Apr. 21, 2008 – A soft spot for the stand-up class

By Jeff Hemmel
Contributing writer
In the overall picture of the PWC market, the stand-up, the boat that all but gave birth to an industry, has become a pretty small player.
Surpassed quickly by the surging popularity of two- and three-passenger runabouts models, stand-up numbers dwindled in rapid fashion throughout the early ’90s. Today, only two models remain in the entire mainstream consumer market — Yamaha’s SuperJet and Kawasaki’s 800 SX-R. And while together they’re holding strong, the reality is that today, stand-ups constitute only about 3-4 percent of the overall market.
Recent signs, however, indicate that both manufacturers and enthusiasts still have a soft spot for the stand-up. Kawasaki retooled its 800 SX-R to coincide with the Jet Ski’s 30th anniversary in 2003, a change that had buyers scrambling to get on the new ride. And now, five years later, Yamaha is doing likewise, altering its long-revered hull to give the SuperJet a unique new personality.
Hanging on … or hanging tough? A closer look at the stand-up market reveals it’s definitely the latter.

Yamaha’s platform
The biggest news in the stand-up class for 2008 was clearly the renewed interest Yamaha showed in the SuperJet platform. A model that literally has not seen a significant redesign since 1996, the SuperJet came into 2008 with little different at first glance — the boat still sports the same blue-tinged top deck that has become its trademark and the same dual carb, 701cc two-stroke engine. Below the bondline, however, Yamaha elected to tinker with the status quo.
The changes, all which affect the craft’s handling, are many. First and foremost is the inclusion of molded-in sponsons along the hull’s sides, slightly forward of the center point. Like the aftermarket Tubbie sponsons from Blowsion that so effectively changed the look of stand-up racing, these sponsons widen the craft’s footprint forward, increasing the hull’s wetted surface area. Yamaha also has slimmed the hull as it flows aft, and deepened the chines. The mods are rounded out with a new 2-inch setback to the pump, extended ride plate, stainless steel impeller and shorter handlepole (50mm less than the previous design).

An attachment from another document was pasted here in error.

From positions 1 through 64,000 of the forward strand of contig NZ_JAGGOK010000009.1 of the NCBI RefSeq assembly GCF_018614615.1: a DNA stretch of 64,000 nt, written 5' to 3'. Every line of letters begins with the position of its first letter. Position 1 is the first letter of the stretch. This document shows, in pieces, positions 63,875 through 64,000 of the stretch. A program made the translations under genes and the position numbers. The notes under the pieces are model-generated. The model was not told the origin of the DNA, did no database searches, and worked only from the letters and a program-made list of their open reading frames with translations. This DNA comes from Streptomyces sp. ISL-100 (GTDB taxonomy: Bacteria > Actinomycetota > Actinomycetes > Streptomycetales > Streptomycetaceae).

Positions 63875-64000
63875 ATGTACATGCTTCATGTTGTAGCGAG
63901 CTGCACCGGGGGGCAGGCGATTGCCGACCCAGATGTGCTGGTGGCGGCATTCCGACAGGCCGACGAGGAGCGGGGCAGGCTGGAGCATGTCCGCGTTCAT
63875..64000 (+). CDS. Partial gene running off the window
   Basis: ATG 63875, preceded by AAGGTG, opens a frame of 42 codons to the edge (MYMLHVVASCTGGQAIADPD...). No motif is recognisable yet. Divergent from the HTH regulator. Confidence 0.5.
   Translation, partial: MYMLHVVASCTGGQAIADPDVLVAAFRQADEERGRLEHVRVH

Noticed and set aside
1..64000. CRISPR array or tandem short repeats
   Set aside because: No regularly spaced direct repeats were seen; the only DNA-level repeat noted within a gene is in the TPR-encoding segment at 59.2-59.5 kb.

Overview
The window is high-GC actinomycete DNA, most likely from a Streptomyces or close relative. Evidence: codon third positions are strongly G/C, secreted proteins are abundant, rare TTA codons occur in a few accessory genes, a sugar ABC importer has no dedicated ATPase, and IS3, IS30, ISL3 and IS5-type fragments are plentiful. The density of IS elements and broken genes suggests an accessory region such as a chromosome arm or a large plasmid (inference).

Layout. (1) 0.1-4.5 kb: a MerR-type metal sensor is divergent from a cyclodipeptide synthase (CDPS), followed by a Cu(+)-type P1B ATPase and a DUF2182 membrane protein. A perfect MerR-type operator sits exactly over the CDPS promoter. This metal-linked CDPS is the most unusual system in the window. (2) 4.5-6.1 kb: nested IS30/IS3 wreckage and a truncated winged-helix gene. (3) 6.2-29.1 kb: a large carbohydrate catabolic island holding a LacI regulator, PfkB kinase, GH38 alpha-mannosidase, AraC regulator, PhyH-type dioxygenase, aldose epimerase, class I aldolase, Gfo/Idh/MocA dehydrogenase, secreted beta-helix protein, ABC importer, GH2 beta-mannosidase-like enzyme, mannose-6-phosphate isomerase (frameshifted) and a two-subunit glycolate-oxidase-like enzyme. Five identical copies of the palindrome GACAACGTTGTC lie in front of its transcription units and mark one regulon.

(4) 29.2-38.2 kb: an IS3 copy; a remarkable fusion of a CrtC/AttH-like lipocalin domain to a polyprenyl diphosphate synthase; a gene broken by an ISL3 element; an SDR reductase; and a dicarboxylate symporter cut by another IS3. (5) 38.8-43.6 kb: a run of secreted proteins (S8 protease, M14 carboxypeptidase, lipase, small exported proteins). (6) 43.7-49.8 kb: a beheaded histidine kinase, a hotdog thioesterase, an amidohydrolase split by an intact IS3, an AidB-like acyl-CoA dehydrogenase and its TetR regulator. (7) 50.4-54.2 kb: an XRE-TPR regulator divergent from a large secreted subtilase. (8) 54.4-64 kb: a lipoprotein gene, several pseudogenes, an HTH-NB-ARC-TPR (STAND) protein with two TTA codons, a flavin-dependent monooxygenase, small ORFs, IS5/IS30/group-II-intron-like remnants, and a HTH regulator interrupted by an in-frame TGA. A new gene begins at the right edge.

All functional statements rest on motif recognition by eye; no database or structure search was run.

“Our main goal was to find the right set of modifications to make it the best choice for freestyle, free-ride and competition riders alike,” said Andrew Cullen, marketing communications manager for the Yamaha Watercraft Group. “And to do this while still maintaining the essence of the SuperJet heritage that has made it a classic. We wanted to create a product that would be the ultimate standup watercraft for both new and experienced riders.”
The editors from PSB’s sister publication Watercraft World report that, as promised, the new design indeed makes the 2008 SuperJet both more fun and more playful than its predecessors. It leans much more intuitively into the corners, a style that is notably similar to the Kawasaki. In the process, the boat eliminates much of the flat turning style the old-school SJ previously demanded from its pilot. Editors note the boat also is far less tiring — both mentally and physically — to ride, now that the rider isn’t fighting the centrifugal force the former design’s flat style produced in a turn. One tradeoff, deemed more than acceptable given the advantages, is that the boat is slightly less stable in extended, straight-ahead runs.
“Combined, these modifications leverage all the classic SuperJet design elements,” continued Cullen, “along with fresh, race-tested ideas that we feel will help this product appeal to a wide range of stand-up enthusiasts, as well as those looking at entering the market.”

Kawasaki Standing Strong
Kawasaki arguably took over Yamaha’s momentum with the SuperJet when it retooled its own 800 SX-R in ’03. Like Yamaha’s recent makeover, Kawasaki’s also involved integrating Tubbie-like sponsons into the hull below the bondline. The design helped the SX-R achieve excellent straight-ahead stability, and carve aggressive, yet forgiving corners. The result was that hard-core stand-up enthusiasts flocked to the craft for its abilities on the race course, and yet beginners found a more forgiving ride with a shorter-than-expected learning curve.
In 2008 the 800 SX-R remains just that, a fact that should now make the Yamaha-Kawasaki battle in showrooms more interesting than ever to watch.
Like the Yamaha, the Kawasaki is staying true to its 781cc, dual carb two-stroke. Rumors persisted that both manufacturers would follow niche manufacturer HydroSpace’s lead into the four-stroke arena, but both manufacturers are likely to stand pat for now given the industry numbers. Watercraft World editors found the boat arguably more stable than the Yamaha, but it’s also heavier, a full 60 pounds more. That only enhances the craft’s feeling of stability, but also can detract from its playfulness to some extent. In terms of price, however, Kawasaki holds a clear advantage. The 800 SX-R can be had for $6,049, more than $600 less than the Yamaha.

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